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The Reopening of The Mahalia Jackson Theater 

click to enlarge The Mahalia Jackson Theater reopens to arts organizations and - patrons this week.
  • The Mahalia Jackson Theater reopens to arts organizations and patrons this week.

Hurricane Katrina dealt New Orleans' arts community a threefold blow when the grandes dames of downtown theater venues — the Saenger, the Orpheum and the Mahalia Jackson Theater — were shuttered, seemingly indefinitely. This week, one of the triad makes a triumphant return.

  The Mahalia Jackson Theater in Armstrong Park has anchored the historic Tremé neighborhood since 1973, the year after Jackson died. The approximately 2,300-capacity theater will be home base to the Louisiana Philharmonic Orchestra, the New Orleans Opera Association and the New Orleans Ballet Association, each of which will enjoy — and to a degree depend on — the theater's unique facilities to bring off performances on a scale competitive with the production values of companies from much bigger cities.

  Following the 2005 levee failures, the Mahalia sustained extensive damage. More than 14 feet of floodwater wrecked its electrical and mechanical systems. From the outside, a shattered picture window looked like a black eye. Initially, the mayor's office estimated it would take a year to reopen the space, but repairs were not begun immediately. Three years later, the project has cost more than $20 million, with roughly $9 million pledged from FEMA so far.

  "It was a first-class theater before. Now, it's a 21st-century first-class theater," says Bill Rouselle, a spokesman for Arts Center Enterprises (ACE), the San Antonio-based management company that has taken on stewardship of the theater for the city, from booking to daily operations. Rouselle is also president and CEO of Bright Moments, a public relations firm that represents many city projects. ACE will subcontract the theater from the city, saving New Orleans (according to the mayor's office) an estimated $1 million a year in operating costs. Among the renovations are a new orchestra shell and portable sprung floor for the LPO and NOBA, digital projection equipment for video, fully automated state-of-the-art lighting and rigging systems, and a brand-new stage-lift mechanism for both the stage and the orchestra pit.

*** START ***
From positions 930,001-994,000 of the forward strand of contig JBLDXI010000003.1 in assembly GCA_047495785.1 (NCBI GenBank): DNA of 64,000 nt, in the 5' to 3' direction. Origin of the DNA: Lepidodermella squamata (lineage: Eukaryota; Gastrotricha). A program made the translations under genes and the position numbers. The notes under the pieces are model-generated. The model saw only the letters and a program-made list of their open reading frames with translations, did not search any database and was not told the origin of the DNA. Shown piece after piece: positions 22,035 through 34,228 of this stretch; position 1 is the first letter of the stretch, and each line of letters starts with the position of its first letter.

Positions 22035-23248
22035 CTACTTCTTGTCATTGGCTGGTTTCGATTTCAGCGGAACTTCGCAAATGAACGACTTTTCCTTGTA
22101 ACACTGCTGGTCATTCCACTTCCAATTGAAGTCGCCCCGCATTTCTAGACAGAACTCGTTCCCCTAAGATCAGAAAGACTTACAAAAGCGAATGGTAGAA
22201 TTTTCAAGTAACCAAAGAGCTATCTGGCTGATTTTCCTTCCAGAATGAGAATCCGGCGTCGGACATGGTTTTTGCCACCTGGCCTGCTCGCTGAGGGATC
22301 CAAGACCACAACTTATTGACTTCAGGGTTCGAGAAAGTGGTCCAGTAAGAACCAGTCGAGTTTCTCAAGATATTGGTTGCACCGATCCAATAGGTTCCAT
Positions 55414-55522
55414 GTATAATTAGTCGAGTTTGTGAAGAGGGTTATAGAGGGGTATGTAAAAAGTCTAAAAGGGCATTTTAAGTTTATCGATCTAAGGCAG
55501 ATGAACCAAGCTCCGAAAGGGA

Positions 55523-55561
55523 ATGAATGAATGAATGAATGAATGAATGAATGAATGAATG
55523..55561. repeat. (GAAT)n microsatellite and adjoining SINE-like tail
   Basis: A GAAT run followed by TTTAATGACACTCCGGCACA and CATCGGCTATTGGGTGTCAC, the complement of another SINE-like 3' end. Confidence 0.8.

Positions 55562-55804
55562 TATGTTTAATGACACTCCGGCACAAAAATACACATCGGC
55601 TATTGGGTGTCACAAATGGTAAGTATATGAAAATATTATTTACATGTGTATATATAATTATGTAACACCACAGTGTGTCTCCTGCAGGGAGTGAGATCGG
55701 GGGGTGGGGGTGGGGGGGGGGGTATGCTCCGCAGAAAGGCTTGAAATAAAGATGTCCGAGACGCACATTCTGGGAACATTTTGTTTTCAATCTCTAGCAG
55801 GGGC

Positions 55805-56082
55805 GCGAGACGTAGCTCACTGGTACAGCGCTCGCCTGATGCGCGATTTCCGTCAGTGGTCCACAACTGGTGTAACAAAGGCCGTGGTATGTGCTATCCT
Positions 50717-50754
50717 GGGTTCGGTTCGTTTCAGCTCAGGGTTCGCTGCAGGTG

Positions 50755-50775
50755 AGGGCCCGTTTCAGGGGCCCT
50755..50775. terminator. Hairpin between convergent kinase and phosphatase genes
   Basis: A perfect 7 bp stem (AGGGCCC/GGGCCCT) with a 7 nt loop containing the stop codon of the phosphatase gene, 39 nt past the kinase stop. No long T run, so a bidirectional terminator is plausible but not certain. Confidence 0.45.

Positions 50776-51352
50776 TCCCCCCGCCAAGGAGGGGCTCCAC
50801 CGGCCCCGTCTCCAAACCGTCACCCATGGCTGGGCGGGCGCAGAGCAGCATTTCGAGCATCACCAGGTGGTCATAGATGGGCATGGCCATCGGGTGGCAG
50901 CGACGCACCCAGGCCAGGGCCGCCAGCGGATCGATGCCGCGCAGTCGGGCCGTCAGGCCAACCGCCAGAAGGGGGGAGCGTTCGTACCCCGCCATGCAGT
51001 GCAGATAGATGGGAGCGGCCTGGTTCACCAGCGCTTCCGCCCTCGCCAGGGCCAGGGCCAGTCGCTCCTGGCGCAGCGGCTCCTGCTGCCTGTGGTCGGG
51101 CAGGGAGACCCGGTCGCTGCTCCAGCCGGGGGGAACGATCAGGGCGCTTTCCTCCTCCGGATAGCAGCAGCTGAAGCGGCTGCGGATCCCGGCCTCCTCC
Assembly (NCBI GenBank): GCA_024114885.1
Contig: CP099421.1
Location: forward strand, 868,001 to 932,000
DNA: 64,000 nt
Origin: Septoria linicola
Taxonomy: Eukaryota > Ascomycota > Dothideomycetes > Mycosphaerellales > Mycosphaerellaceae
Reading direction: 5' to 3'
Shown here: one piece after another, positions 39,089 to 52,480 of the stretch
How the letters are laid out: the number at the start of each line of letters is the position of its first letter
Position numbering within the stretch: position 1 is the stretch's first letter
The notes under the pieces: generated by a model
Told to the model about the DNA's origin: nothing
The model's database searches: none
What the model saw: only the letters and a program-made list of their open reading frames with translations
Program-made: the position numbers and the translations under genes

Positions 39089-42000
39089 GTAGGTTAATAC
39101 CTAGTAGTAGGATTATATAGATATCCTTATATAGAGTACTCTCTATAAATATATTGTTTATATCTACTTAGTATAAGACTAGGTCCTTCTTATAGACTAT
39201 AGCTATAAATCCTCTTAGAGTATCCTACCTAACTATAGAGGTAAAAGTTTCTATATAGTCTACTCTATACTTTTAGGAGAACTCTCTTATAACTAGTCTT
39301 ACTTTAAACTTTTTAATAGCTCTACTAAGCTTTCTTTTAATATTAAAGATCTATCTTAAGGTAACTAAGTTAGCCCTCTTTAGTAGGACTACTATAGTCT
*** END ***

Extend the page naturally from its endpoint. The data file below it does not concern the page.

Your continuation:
The 2009 season is laden with star power, including performances by Placido Domingo, Itzhak Perlman and the New York Philharmonic, but the real draw for locals may be the homecoming of the local troupes that have been toughing it out in smaller venues or on the road for the past three years. During the interim, the groups have become a bit leaner, meaner and more focused on their endeavors. They also have benefited from new relationships and support from arts organizations around the country. The New Orleans Opera spent its post-Katrina seasons squeezing onto the stage at Tulane University's Dixon Hall. The LPO made do by rotating performances among concert spaces a quarter the size of the Mahalia Jackson Theater. NOBA moved its programming to Tulane, but had to alter pieces to suit the smaller space. After three years of scrimping, scaling down and making do, the artistic directors are finally able to strut their stuff at full capacity. It will be interesting to see what are the creative results now that they are back home.

  For now, a gala opening week is planned, beginning with a free all-star concert Thursday night featuring the Preservation Hall Jazz Band, the Rebirth Brass Band, Kermit Ruffins, Irma Thomas, Marva Wright, Philip Manuel, Michael Ward, Ingrid Lucia, Fredy Omar and Jeremy Davenport. Visit for a full season schedule.

The New Orleans All-Star Revue

7 p.m. Thu., Jan. 8

Mahalia Jackson Theater of the Performing Arts, 801 N. Rampart St., 525-1062

Admission is free, but seating is reserved. Tickets are limited to four per person.

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